Robert Bowers; A man looks at the wreckage of a Jewish shop in Berlin on Nov. 10, 1938, in the aftermath of Kristallnacht. (AP/Salon)

Ever blamed "the Jews"? You have blood on your hands too

If you fault "the Jews" as a group, you share blame for the Pittsburgh massacre even if you reject violence


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Matthew Rozsa
October 30, 2018 12:00PM (UTC)

If you ever have spoken disparagingly of "the Jews," then responsibility for the Pittsburgh synagogue shooting that left 11 people dead falls on your shoulders too.

Anti-Semitism, like all forms of prejudice, has deep roots in our culture. Of course the vast majority of people who make false or hateful generalizations about Jews will never engage in acts of anti-Semitic violence. But they make it possible for others to behave violently by validating the assumptions they use to rationalize acting out against Jewish people — or, as they are likely to put it, "the Jews."

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These are the people who single out Jewish leaders in business, politics, entertainment, the media and other walks of life as a destructive and nefarious force. when they want to criticize something. The precise nature of what "the Jews" are doing can seem random, or almost irrelevant. For right-wingers, it will be the popular bogeyman of the moment, such as the caravan of Central American migrants heading toward the U.S. border or the "liberal media" that denounces a Republican president.

For some leftists and progressives, the targets may be Wall Street banks and other major financial institutions, sometimes taking a page from the anti-Semitic rhetoric employed by that most infamous of self-hating Jews, Karl Marx. Both sides, of course, will frequently target the state of Israel, which certainly deserves criticism for its treatment of the Palestinian people but has also attracted a certain breed of anti-Semite who embraces Israeli atrocities as a cover for their own bilious views. Here's an easy tell that distinguishes bigots from legitimate critics: The former will come up with arguments that hold every Jew accountable for the actions of Israeli officials, and are likely to lump Israeli misdeeds into larger diatribes against "the Jews."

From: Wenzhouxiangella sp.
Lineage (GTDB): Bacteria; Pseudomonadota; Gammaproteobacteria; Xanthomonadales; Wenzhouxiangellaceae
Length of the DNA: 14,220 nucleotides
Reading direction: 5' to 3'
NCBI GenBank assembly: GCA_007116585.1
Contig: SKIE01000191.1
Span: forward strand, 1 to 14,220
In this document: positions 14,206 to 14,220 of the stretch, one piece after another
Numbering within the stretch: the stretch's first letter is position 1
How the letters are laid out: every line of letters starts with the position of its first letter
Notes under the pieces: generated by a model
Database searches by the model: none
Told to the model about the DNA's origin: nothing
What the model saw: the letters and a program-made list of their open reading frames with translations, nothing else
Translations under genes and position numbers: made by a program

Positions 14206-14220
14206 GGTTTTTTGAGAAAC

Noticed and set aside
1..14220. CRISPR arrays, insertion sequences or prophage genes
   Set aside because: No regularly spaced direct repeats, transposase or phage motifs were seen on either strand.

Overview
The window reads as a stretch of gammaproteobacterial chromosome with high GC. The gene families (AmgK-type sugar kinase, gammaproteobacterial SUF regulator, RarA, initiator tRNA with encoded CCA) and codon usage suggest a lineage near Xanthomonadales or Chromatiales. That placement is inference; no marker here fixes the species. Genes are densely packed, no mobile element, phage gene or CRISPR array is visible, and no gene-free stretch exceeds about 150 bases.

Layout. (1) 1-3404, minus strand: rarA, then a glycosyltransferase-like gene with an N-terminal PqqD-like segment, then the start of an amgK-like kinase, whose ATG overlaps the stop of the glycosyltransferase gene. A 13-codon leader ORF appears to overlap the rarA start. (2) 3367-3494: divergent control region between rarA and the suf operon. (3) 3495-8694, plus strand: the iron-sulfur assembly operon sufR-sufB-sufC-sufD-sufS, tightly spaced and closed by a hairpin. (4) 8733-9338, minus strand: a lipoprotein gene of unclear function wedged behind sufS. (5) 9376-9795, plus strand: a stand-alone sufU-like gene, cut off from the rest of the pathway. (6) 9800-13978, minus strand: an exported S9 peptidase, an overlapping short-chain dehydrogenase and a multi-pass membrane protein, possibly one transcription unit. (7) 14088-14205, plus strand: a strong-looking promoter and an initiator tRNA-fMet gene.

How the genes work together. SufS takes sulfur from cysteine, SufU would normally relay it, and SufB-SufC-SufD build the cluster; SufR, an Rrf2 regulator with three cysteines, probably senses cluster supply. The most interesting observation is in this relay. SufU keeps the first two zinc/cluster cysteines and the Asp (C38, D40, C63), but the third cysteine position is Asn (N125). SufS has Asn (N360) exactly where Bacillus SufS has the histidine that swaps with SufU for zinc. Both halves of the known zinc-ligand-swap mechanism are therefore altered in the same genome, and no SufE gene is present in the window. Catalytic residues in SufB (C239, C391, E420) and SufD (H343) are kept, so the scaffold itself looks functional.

Because Jews have accomplished so much in so many professional spheres — a fact that should redound to our credit but is instead cited, with no proof beyond the flagrantly false, as a sign of sinister conspiracy — it is easy for those who are of a mind to blame "the Jews" for the world's evils to find individual Jewish people who appear to validate their bigotry.

Just to be clear, I chose these examples because they are the ones that come to mind in 2018. One could draw many others from history. Almost exactly 80 years ago, Germany kicked off the Holocaust with Kristallnacht, a pogrom against Jews throughout the land in response to the assassination of German diplomat Ernst vom Rath.

If I took a time machine back to 1862, I'd find Gen. Ulysses S. Grant forcing Jews from their homes during the Civil War after baselessly blaming them for cotton smuggling. If I instead traveled to 1605, I could see William Shakespeare premiere one of the world's most infamous anti-Semitic caricatures, the moneylender Shylock in "The Merchant of Venice," with its implicit argument that Jews need not be mistreated if they are forcibly converted to Christianity.

In 1492, the year that King Ferdinand and Queen Isabella of Spain famously sent Christopher Columbus on his transatlantic voyage, they also exiled the then-thriving Spanish Jewish community at the urging of the Catholic Church. At other periods in history Jews have been blamed for plagues (the Black Death), for cannibalism (the blood libel), for the killing of Jesus and conflict with the Prophet Muhammad, for supposedly flaunting their wealth and for living in squalid ghettos (a term coined to refer to the neighborhoods assigned to the Jews of Venice).

This is why I applaud those Jews who are holding President Donald Trump and his fellow Republicans accountable for stoking anti-Semitism. If you are willing to say, as Trump did, that there are "fine people" among the white nationalist demonstrators in Charlottesville who chanted "Jews will not replace us" and who believe (as Pittsburgh shooter Robert Bowers did) that Jews are perpetrating "white genocide," then you enable the beliefs that allow acts of violence like the one that occurred on Saturday.